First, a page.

Instead of going small with its new top-of-the-line e-reader, Kobo, now owned by online retailer Rakuten, has gone big. The Aura One ($230 in the US, £190 in the UK and AU$350 in Australia) sports a 7.8-inch e-ink display that's significantly larger than the 6-inch e-ink displays found on all of Amazon's Kindle e-readers.
Even with that bigger screen, at 230 grams or 8.1 ounces, this Aura is thinner and a touch lighter than the earlier, which has a 6.8-inch screen. Bottom line: You're getting more screen without adding any weight.
I personally prefer the smaller form factor of the current Kindle line, and the svelte (but pricey)in particular. Some people like to bump up the font size, however, and a larger screen allows you to display more lines of text. While it's a little hard to get your whole hand around this newer Kobo e-reader, it's designed to be held in one hand. Plus, the back of the device has a rubberized, textured finish that makes it a little easier to grip.
Like the Aura H20, this e-reader is waterproof, though it doesn't float. Its got a higher IPX8 rating, which means it can be submerged in up to two meters of water for up to 60 minutes (the Aura H20 is rated to be submerged in up one meter for 30 minutes). Currently, no Kindle is water-resistant, although Barnes & Noble's is.
Other upgrades include an ultra-high 1,872x1,404 resolution, 300-pixels per inch display, 8GB of onboard storage instead of the typical 4GB and an improved integrated lighting system that allows you to adjust not only brightness but color temperature (basically, a "day" and "night" mode).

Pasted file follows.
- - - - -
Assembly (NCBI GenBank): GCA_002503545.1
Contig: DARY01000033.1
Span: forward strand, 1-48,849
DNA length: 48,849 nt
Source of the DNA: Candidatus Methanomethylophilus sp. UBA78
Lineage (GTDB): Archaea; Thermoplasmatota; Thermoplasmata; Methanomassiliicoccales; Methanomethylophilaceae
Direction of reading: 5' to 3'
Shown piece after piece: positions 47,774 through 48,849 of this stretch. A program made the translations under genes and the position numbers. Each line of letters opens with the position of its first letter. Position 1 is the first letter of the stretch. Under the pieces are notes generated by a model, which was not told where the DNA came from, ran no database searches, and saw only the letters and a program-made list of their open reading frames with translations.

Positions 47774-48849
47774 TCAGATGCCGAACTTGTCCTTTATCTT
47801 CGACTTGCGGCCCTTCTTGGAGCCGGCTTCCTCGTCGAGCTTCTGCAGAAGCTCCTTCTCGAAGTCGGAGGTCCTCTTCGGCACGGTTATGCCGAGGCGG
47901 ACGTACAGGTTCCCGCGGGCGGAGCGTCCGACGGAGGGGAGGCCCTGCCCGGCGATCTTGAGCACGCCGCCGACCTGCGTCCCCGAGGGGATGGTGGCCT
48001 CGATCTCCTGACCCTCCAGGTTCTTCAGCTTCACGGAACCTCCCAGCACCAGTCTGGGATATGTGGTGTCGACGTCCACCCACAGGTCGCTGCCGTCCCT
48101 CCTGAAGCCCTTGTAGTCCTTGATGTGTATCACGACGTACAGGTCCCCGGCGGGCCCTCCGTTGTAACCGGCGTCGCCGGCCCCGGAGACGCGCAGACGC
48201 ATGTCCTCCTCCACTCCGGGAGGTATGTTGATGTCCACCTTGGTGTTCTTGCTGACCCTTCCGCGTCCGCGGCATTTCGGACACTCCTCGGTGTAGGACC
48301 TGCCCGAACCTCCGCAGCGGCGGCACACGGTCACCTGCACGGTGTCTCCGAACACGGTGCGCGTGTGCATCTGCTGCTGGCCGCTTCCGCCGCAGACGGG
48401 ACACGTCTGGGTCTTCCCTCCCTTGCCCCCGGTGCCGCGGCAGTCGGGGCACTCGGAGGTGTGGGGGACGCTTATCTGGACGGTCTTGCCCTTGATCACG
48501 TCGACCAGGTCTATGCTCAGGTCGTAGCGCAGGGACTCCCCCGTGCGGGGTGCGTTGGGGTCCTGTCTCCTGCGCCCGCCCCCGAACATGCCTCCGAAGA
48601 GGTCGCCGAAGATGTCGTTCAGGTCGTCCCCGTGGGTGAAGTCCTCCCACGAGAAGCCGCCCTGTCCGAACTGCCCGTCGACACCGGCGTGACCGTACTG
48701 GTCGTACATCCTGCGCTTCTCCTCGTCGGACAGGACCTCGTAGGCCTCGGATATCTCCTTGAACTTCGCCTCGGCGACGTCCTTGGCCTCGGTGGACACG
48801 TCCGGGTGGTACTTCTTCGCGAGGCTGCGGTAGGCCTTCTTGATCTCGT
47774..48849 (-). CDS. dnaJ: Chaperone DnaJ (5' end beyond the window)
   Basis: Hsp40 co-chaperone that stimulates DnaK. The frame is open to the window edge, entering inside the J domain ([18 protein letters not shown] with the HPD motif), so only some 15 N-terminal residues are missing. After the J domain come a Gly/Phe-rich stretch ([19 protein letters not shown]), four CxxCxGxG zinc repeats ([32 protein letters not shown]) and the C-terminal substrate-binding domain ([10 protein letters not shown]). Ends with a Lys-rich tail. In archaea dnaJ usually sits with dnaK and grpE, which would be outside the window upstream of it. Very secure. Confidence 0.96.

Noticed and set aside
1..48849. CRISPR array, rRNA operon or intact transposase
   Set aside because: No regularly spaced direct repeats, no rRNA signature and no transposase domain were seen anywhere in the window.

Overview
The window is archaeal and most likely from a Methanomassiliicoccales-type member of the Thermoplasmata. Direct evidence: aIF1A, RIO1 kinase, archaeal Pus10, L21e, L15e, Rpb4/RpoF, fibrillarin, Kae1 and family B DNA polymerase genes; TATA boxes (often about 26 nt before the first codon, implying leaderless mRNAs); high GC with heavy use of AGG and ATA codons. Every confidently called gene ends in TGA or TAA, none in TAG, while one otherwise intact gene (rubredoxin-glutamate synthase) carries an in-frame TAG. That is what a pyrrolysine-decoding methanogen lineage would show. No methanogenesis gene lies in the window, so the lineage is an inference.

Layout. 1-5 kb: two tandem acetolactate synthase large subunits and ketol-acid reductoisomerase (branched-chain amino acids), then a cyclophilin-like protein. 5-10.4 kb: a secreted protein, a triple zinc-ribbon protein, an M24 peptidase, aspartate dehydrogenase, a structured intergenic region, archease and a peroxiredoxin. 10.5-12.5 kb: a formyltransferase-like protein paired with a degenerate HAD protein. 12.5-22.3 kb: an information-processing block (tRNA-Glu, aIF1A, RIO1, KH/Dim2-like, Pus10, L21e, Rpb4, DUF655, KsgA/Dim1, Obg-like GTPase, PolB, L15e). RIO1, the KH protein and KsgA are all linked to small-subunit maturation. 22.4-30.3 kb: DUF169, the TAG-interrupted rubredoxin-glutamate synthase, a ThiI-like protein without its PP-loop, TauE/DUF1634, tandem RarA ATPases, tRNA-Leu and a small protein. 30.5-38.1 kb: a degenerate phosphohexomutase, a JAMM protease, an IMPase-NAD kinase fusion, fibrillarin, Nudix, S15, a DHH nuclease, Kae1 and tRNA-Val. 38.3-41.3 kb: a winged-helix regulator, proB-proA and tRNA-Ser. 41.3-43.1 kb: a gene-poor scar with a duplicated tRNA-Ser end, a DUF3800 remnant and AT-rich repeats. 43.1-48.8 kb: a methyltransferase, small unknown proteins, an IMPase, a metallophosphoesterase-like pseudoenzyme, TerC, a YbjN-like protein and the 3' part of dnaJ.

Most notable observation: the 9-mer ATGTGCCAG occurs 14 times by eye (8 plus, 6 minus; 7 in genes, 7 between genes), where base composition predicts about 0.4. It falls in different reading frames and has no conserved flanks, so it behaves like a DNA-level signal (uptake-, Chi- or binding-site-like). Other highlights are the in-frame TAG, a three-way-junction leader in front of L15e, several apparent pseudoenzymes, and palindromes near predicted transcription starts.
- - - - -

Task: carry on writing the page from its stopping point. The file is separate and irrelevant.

As you'd expect from a Kobo e-reader, you can shop for e-books in the integrated Kobo store (Kobo also has apps for iOS, Android, Windows, BlackBerry 10 devices, Mac and Windows PCs). But in the US, Canada, the UK, Australia and New Zealand, you can also check out library e-books via the OverDrive app, which Kobo's parent company scooped up last year, directly from the Aura One's screen. (Yes, you can also get these free library books on Kindle and Nook devices, but it's a bit more of a convoluted process that involves using a second device.)
Adding your free Overdrive account (and local participating library card number) to the device is simple, and it's great to have access to a giant list of free (or, at least, taxpayer-supported) books. But for reasons unknown, a handful of books we tried (such as "The Whites" by Richard Price and "Jonathan Strange and Mr. Norrell" by Susanna Clarke) didn't show up in the Kobo's search results, even though both were available as Overdrive loans from our local library when viewed through a standard web browser.